Don’t Judge a Bird by its Feathers
Today (January 27) is Multicultural Children’s Book Day, an annual celebration of multicultural, diverse and inclusive books for kids. A wonderful book we discovered this year via that online literary fest is Don’t Judge a Bird by its Feathers, by Tori Nighthawk.
What’s so great about this hardcover book? First, the illustrations are bright, bold, and jump off the page with their graphic impact.
Second, the story is full of information about the wild animals who live in the rainforest regions of New Guinea, especially the birds of paradise (who take center stage), but also many other exotic (to us) creatures – from the Green Tree Python to the Platypus to the Mimic Octopus. (An appendix explains more about each species that appears in the story.)
Then there’s a message: Kids too often judge each other by their appearances, and that’s not right. The storyline delivers a tale of a boy bird-of-paradise trying to attract the attention of a girl bird, while feeling too drab and unimpressive. The misguided bird decides to try to disguise his real self. Of course, the happy ending reveals that it is character that is the true measure of individuals and their friendships.
But the best thing about this story: It was written and illustrated by a young author, Tori Nighthawk, when she was thirteen years old! While impressive, it explains why the book is full of real insight about kids and how they try to impress each other with looks, clothes, jewelry, and the like, instead of focusing on more important character traits.
Here’s a message from Tori, who is now 16 and headed to college:
Ever since I was reading picture books, I have always been fascinated with the other animals we share our home with. I especially enjoy birds, as there is so much avian diversity to be found even in one’s backyard. They have beautiful colors and captivating behavior, and so it was natural that I chose them as my main focus for my first children’s book at the age of twelve.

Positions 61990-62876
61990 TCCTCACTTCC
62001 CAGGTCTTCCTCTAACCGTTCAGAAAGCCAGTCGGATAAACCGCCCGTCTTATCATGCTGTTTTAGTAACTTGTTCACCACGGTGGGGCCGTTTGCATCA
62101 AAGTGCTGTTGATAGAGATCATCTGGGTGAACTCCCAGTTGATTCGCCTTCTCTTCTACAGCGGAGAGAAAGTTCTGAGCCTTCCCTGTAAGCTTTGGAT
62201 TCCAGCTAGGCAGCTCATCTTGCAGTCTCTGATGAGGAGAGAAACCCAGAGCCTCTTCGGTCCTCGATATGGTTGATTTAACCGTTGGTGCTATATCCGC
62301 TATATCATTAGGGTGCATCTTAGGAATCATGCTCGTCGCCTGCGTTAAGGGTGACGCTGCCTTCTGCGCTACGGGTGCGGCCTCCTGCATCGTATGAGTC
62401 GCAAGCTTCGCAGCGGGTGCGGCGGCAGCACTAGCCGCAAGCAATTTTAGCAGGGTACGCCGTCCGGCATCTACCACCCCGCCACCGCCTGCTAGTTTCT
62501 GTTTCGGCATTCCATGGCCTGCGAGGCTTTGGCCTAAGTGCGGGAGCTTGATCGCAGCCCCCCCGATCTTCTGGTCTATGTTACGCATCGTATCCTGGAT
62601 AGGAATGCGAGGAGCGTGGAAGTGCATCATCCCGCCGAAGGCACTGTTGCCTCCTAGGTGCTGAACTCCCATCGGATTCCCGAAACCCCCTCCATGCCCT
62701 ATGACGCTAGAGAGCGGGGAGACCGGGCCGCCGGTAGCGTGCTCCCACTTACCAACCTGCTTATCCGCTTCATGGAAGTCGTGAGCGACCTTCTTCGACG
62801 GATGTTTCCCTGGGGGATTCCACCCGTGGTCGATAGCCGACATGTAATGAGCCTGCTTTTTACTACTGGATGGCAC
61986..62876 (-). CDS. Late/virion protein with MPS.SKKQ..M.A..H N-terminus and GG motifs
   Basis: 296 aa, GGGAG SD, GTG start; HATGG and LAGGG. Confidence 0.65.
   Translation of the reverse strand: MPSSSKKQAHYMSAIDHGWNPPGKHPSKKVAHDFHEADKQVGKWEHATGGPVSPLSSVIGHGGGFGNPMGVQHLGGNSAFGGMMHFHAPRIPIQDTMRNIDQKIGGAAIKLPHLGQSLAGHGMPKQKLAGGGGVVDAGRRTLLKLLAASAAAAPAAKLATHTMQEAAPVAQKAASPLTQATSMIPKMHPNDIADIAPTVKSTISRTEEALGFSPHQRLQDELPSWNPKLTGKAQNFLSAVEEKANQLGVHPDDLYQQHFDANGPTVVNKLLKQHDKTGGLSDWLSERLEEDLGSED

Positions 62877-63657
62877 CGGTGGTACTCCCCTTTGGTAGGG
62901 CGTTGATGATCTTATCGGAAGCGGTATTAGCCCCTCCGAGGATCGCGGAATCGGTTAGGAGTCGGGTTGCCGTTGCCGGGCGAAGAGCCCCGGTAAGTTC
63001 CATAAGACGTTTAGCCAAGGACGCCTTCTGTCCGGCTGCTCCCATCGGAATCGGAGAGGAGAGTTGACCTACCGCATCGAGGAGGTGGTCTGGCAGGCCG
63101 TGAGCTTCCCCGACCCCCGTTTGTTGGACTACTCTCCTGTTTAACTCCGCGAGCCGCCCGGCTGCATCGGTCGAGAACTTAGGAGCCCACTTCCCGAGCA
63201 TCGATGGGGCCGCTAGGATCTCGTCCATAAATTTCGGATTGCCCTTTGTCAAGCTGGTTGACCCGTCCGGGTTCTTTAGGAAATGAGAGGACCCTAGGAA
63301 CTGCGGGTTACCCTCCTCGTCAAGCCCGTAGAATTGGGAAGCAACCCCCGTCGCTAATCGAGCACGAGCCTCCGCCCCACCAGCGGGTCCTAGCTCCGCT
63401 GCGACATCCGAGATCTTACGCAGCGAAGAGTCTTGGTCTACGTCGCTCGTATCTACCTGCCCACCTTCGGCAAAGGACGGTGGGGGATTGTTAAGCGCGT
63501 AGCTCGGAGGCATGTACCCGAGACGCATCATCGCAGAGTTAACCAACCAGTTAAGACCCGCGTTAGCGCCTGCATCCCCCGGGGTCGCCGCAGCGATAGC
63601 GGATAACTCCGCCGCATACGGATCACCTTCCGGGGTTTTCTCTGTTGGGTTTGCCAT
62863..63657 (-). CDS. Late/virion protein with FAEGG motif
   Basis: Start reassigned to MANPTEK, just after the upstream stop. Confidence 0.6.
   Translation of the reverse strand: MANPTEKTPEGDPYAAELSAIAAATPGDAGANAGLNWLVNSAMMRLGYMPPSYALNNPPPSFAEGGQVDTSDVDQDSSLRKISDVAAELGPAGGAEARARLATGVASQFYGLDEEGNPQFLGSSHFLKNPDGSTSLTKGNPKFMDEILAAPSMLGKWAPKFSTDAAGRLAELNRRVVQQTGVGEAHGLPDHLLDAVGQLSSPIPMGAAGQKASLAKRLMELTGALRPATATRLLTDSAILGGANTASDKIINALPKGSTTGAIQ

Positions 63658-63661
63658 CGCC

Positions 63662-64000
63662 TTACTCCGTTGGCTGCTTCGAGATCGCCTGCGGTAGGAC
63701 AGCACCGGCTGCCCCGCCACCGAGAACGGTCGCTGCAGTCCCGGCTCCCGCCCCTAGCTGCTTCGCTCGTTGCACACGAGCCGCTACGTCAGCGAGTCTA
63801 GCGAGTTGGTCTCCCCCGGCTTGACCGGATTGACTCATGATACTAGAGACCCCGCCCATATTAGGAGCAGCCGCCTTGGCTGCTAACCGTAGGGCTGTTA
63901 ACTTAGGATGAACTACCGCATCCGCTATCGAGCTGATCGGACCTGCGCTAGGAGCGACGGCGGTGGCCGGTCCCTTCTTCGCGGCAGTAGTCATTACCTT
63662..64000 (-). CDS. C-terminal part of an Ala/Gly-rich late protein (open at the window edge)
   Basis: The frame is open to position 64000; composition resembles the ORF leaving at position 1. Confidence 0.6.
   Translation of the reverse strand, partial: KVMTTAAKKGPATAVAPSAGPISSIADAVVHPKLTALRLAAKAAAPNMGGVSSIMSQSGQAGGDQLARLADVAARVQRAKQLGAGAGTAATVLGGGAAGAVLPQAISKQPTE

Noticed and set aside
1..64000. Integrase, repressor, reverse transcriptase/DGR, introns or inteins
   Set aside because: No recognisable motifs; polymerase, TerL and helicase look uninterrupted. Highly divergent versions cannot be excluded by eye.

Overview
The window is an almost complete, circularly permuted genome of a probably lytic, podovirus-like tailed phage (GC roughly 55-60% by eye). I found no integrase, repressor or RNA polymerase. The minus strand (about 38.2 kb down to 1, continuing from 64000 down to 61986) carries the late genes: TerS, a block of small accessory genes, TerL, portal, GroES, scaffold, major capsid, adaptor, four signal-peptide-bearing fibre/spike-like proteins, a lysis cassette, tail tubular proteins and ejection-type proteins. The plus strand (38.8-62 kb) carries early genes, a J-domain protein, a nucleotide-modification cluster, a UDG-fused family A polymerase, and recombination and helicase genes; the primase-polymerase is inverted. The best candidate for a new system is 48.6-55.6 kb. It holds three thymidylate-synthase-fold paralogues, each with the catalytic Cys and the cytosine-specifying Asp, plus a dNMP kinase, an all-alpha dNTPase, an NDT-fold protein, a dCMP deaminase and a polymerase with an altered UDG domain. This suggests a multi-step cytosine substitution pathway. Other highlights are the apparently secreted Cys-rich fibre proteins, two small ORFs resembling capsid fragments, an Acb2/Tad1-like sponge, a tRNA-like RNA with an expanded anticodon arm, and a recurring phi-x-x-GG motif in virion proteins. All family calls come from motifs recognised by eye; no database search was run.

It was the birds of paradise, the most beautiful and behaviorally interesting birds that I knew of, that captivated me. I decided to use the magic of their natural lives to make my own story richer. When researching, I first went to the old Animal Encyclopedias that I had from childhood. After I began to look on the internet for more information on several of the animals I chose to include, I was surprised to find that many were endangered and in need of conservation efforts. This is why I decided to have the main advisor of the story be a leatherback sea turtle, as they are a vulnerable species.
I found that the researching of the animals was my favorite part of the writing process, and this is something that I continue to do, often even without a project in mind. I bird watch and volunteer as a field trip guide, taking children out to see local bird’s magnificent displays in action. I sincerely hope that my book will inspire other kids to research animals and help conserve biodiversity.
Our congratulations to Ms. Nighthawk for this amazing book. We highly recommend it for school and public libraries, as well as for any collection of books for young readers about biodiversity, rainforest habitats, and animal behavior.
But its real story is about the behavior that we human animals engage in, with a message to learn from the diverse animals of the rainforests of the world about seeking our true nature, our real friends, and our special niche in the world.
To learn more about the author, here’s an in-depth interview with Tori Nighthawk at BYOU Magazine.)
To order Don’t Judge a Bird by its Feathers, visit Tori Nighthawk’s website.